Rex Ryan might have found more than a simple conference semifinal date with the mighty New England Patriots with his team’s 17-16 wildcard playoff win over Indianapolis on Saturday.
Dare we say, he may have found his Brett Favre? No, not the Favre of 2010. The one that helped Mike Holmgren build a Super Bowl champion in the late 1990s.
Judging by what young but confident Mark Sanchez did in the final 53 seconds at hostile Lucas Oil Stadium, one might say that Ryan might be looking at a legendary coaching run if the second-year quarterback continues along these lines. Sanchez may not have the swashbuckling, devil-may-care mentality that Favre had as he propelled himself into enemy piles, causing Holmgren no small amount of consternation. But he possesses the same mentality to throw the key passes in crunch time that Favre had.
Everything Sanchez did escaping those consecutive overtime jams in Detroit and Cleveland led up to those closing moments Saturday, moments that positioned Nick Folk for his game-winning, 32-yard field goal with no time left on the clock. The 11-yard pass to Santonio Holmes, the hero of those two overtime wins, started things. The 18-yard toss to Braylon Edwards that all but ended it, thrown with the calm and confidence of some innocuous play in the second quarter. Watching Sanchez, one would think that time is of no consequence to him.
Ryan now knows that Sanchez can win the truly important game, that as long as the Jets stay within striking distance, anything is possible even in the thinnest of windows. It’s the same feeling Holmgren used to get with Favre, going all the way back to when he replaced Don Majkowski in 1992 and hit a 35-yard, game-winning touchdown pass to Kitrick Taylor in the final 13 seconds for his first of 43 career comeback victories.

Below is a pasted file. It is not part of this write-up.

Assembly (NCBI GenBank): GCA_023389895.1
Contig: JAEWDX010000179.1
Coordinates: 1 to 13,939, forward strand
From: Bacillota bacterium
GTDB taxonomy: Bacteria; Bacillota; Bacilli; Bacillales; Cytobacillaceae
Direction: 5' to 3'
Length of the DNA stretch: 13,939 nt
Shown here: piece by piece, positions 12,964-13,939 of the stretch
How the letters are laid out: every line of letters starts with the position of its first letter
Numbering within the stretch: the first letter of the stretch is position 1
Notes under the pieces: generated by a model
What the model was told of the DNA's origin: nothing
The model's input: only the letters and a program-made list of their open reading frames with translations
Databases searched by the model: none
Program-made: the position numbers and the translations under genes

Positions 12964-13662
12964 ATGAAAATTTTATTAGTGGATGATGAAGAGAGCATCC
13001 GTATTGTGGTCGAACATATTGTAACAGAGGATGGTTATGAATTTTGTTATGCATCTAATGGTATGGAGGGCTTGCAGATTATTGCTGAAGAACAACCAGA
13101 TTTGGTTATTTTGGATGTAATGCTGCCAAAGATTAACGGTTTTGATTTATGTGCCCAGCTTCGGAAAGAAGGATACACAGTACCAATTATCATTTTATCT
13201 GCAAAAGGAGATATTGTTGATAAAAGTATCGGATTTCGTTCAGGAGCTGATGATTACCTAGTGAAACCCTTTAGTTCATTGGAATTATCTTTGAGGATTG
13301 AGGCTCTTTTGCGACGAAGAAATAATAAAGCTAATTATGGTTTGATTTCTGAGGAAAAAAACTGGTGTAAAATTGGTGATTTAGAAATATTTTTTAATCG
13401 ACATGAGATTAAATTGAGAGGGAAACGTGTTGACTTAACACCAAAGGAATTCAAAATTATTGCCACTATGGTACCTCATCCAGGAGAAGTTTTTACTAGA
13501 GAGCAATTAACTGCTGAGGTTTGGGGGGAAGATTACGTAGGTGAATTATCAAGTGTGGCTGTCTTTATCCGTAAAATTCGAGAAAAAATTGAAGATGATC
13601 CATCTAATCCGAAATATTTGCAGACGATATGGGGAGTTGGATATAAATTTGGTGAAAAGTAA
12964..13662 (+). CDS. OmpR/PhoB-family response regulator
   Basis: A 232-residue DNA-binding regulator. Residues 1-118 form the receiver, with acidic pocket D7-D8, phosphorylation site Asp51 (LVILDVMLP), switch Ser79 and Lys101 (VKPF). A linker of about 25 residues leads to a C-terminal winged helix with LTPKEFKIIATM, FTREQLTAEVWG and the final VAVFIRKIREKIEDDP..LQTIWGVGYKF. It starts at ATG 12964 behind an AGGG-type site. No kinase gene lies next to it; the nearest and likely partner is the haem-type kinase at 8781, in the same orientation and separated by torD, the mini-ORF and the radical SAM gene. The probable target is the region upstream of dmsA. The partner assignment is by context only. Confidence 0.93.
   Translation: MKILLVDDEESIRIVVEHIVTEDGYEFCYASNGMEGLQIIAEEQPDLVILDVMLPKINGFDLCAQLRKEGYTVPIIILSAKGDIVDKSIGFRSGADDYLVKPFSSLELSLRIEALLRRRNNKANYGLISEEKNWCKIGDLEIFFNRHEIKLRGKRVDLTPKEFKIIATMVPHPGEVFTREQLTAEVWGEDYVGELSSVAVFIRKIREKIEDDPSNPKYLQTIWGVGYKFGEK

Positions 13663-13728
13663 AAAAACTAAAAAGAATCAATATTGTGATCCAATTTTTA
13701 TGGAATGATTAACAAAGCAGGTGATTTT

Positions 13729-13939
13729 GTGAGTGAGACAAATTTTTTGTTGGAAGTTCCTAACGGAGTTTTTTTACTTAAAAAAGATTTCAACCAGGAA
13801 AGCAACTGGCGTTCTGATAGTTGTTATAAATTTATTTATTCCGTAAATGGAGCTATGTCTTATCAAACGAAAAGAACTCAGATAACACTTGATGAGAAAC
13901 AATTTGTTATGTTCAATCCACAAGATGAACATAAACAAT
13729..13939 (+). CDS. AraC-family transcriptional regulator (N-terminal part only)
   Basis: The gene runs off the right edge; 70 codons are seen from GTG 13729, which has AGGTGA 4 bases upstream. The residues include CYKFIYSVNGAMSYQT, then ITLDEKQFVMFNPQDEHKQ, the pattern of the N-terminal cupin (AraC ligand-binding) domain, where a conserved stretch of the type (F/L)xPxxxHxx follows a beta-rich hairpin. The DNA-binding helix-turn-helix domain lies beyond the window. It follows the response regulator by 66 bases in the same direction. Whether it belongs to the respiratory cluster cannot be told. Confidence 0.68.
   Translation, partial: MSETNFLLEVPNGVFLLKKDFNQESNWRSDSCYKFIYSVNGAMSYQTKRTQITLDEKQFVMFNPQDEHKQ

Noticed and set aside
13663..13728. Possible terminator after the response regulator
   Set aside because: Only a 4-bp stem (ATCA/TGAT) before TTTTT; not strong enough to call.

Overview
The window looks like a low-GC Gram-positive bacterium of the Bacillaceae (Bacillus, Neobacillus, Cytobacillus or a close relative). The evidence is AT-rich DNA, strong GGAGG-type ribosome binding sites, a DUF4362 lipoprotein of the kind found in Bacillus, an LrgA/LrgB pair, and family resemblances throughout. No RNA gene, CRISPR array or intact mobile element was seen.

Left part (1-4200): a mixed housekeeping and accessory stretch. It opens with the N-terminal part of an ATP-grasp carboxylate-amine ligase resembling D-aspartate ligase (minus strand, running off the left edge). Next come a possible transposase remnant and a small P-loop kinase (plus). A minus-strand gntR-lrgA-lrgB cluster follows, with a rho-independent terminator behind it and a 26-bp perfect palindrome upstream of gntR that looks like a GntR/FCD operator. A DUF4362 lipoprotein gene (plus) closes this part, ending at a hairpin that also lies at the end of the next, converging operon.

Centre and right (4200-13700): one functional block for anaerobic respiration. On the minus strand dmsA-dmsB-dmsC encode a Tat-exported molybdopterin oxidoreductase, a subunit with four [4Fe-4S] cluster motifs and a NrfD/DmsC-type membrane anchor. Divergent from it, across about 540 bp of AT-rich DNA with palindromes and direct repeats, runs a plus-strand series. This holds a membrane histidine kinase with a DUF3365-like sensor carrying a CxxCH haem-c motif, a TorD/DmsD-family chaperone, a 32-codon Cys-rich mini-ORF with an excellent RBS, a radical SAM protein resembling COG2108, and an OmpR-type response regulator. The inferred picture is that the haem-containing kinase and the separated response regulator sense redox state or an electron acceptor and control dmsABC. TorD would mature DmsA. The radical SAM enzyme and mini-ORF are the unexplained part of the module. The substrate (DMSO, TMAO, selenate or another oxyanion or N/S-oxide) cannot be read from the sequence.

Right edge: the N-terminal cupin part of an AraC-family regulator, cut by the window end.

Favre and Holmgren took the Packers to consecutive Super Bowls in 1996 and ’97. Sanchez and Ryan have yet to get there after three playoff victories. But if Sanchez keeps acting like he did during Saturday’s comeback, it may not be long before those two form the same sort of duo as Favre and Holmgren. Ryan is already the Jets’ winningest postseason coach at 3-1, and he’s done it all with Sanchez, the winningest Jets postseason quarterback with one more victory than Joe (you remember him, don’t you?) Namath.
Mighty New England could stop this train. But if the Rex and his golden boy pull off a miracle next Sunday at Gillette Stadium, anything becomes possible.
It would be appropriate. The two are already joined at the hip. Imagine the two of them hoisting the Lombardi Trophy together.